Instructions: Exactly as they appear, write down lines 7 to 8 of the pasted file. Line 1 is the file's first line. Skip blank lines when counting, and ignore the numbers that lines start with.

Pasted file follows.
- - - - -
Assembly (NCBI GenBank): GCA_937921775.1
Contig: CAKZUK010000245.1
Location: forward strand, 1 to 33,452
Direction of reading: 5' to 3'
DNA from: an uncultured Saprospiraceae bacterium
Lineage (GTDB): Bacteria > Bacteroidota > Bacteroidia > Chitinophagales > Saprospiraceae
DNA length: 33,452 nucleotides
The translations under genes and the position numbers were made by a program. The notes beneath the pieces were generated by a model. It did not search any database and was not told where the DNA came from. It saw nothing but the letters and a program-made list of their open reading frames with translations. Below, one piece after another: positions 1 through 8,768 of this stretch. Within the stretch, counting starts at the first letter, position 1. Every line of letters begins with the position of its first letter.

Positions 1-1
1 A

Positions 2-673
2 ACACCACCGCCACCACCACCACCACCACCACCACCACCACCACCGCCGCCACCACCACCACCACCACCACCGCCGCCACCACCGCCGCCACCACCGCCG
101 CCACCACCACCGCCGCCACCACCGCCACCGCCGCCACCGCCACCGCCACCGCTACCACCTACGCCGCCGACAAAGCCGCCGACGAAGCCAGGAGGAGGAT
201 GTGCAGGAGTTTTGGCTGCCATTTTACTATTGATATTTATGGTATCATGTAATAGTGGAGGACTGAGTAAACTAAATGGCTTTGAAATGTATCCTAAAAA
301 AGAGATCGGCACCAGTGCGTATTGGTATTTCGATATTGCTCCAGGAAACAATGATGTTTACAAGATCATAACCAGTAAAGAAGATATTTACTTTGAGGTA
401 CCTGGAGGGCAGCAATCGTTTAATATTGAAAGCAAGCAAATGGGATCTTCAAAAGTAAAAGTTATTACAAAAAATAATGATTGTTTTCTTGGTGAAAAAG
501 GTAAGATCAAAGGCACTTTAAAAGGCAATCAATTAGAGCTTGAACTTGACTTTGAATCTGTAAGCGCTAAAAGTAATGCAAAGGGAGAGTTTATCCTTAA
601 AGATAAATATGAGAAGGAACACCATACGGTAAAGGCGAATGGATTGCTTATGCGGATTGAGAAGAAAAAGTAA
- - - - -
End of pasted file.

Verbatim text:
DNA length: 33,452 nucleotides
The translations under genes and the position numbers were made by a program. The notes beneath the pieces were generated by a model. It did not search any database and was not told where the DNA came from. It saw nothing but the letters and a program-made list of their open reading frames with translations. Below, one piece after another: positions 1 through 8,768 of this stretch. Within the stretch, counting starts at the first letter, position 1. Every line of letters begins with the position of its first letter.